A Moscow-based security company admitted today to an almost 11 day exposure of a database containing customer information.
A single Romanian hacker, who identified himself only as Un, broke into a custom built, U.S.-based Kaspersky Lab support website on Saturday, exposing a server containing thousands of customer email addresses and up to 25,000 activation codes.
Unu said that he was able to break into a section of the company's brand-new U.S. support Web site by taking advantage of a flaw in the site's programming using SQL injection attack.
In a SQL injection attack, the hacker takes advantage of bugs in Web programs that query databases. The point is to find a way to run commands within the databases and access information that would normally be protected.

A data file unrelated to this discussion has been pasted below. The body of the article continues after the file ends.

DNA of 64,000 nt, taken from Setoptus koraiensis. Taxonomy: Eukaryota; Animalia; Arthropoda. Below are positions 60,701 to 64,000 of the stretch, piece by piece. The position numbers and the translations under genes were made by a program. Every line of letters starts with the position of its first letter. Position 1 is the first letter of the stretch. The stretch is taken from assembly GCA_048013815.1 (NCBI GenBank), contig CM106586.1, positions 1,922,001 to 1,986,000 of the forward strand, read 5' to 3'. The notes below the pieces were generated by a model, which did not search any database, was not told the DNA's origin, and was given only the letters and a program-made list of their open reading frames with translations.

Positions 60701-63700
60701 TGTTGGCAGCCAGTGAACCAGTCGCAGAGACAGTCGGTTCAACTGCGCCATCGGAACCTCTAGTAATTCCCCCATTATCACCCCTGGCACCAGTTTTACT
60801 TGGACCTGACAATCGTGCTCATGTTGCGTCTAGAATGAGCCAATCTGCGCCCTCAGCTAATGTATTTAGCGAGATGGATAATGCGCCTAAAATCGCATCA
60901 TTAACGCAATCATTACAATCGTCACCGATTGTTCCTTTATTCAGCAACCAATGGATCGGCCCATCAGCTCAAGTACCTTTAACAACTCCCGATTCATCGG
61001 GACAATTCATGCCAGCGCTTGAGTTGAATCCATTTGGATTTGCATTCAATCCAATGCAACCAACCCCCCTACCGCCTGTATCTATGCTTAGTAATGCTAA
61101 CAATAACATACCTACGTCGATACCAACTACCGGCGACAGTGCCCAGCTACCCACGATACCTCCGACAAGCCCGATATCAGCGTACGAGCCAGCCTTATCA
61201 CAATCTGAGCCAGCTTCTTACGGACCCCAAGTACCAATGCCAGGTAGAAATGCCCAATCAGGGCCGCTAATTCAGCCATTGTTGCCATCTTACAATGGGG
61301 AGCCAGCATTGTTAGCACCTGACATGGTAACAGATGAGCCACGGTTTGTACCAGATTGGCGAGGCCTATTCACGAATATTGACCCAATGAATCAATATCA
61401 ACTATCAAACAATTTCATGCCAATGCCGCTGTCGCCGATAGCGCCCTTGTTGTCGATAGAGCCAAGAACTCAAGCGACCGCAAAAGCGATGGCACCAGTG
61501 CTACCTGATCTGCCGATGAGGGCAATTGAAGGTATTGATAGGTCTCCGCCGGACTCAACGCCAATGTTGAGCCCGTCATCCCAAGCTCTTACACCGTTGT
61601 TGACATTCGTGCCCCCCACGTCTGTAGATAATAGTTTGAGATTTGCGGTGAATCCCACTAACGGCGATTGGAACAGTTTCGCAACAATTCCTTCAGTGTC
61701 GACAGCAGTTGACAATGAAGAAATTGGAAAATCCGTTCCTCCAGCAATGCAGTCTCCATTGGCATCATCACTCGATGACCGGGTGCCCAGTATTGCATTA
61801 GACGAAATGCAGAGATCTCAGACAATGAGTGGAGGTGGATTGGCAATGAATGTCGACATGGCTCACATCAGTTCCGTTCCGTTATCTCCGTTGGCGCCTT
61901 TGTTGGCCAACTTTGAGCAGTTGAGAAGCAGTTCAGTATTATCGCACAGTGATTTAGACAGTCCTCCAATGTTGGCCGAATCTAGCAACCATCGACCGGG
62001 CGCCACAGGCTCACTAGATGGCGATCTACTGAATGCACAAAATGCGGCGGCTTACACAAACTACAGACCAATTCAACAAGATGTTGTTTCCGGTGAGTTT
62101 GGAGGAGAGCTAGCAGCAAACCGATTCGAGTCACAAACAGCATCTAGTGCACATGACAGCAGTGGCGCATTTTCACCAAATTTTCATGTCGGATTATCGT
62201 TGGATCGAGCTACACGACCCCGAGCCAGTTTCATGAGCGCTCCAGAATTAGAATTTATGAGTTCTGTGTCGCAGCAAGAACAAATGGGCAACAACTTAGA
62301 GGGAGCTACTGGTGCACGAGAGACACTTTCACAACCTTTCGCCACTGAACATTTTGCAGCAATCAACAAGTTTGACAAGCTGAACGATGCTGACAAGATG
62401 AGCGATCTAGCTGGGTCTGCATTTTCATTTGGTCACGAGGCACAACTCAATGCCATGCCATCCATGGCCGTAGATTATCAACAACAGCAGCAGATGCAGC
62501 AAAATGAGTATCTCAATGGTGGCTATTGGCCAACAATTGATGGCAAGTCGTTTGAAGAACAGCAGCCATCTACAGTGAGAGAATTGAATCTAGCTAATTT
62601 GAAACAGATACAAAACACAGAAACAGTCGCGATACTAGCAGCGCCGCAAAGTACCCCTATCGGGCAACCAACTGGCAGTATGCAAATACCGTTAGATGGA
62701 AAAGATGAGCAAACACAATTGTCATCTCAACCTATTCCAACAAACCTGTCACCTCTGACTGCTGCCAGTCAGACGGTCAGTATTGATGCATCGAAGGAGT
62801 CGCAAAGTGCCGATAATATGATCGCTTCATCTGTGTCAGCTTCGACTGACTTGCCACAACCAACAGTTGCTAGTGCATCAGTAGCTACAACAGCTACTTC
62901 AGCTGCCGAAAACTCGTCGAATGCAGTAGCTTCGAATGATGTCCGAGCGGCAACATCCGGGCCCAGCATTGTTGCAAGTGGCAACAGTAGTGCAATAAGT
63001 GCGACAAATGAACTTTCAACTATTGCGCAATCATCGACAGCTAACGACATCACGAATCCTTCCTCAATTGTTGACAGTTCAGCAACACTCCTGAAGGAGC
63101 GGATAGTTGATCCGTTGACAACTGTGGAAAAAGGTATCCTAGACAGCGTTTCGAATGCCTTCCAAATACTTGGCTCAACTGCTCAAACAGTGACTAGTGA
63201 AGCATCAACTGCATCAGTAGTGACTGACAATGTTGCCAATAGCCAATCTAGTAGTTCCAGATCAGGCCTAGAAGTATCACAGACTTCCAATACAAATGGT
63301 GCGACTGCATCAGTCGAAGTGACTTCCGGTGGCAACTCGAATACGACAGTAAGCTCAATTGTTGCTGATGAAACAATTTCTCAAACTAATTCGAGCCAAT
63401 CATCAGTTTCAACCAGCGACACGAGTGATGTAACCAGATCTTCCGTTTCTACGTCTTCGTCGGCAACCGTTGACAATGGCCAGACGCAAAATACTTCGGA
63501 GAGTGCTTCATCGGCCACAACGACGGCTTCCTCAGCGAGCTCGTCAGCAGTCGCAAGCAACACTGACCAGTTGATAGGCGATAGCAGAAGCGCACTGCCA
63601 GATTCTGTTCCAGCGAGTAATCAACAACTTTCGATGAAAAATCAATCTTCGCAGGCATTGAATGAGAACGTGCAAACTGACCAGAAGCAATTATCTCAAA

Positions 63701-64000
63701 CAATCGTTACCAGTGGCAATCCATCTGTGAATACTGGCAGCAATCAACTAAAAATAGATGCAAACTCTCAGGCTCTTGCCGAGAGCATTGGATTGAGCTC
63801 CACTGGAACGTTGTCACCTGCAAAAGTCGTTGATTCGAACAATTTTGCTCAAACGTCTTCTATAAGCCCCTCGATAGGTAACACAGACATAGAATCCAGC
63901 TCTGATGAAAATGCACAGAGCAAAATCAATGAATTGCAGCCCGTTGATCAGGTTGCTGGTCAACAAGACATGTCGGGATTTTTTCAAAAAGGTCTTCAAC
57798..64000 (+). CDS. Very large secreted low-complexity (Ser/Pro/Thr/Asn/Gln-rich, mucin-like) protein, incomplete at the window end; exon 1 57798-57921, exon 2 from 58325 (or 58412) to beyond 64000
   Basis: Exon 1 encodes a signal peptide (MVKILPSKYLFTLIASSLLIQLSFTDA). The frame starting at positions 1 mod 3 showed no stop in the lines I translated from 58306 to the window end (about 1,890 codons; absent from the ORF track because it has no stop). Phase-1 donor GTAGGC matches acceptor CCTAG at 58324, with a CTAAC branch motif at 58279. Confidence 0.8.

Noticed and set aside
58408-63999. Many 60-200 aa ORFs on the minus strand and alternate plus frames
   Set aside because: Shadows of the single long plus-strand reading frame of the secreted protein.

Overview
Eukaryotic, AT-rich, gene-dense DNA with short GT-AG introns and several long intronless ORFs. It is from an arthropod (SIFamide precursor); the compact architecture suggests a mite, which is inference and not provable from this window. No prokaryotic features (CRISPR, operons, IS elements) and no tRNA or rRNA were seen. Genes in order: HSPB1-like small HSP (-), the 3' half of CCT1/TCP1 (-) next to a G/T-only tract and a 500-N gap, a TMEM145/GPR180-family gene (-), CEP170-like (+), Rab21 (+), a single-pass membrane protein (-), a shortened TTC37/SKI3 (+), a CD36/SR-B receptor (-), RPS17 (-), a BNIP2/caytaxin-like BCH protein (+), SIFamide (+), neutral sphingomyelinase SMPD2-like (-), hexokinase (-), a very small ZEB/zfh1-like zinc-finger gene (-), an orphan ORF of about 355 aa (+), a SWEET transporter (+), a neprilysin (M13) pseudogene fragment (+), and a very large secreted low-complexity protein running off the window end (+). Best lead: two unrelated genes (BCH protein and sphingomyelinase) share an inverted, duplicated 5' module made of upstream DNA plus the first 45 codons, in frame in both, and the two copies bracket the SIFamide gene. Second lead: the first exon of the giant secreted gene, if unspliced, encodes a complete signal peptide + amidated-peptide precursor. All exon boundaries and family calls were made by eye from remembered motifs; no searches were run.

This is not a good for any company, especially a company that deals with security, Kaspersky's Roel Schouwenberg, a senior research engineer said. This should not have happened and now we're doing everything in our power to do forensics in this case and prevent it from ever happening again.
The attacker did not publish any sensitive data, even though he could have gained access to it, Kaspersky said in a press conference.
In a website posted on hackersblog.org, the hacker clearly explains that they don’t keep confidential data. Yes, that SQL injection in usa. kaspersky.com is very real. Still, Kaspersky team doesn't need to worry about us spreading their confidential stuff. Our staff will never save or keep any confidential data; we just point our fingers to big websites with security problems. We hope to see that vulnerability patched very soon (if it isn't already patched)
Kaspersky is one of the industry's best-known antivirus and security software makers.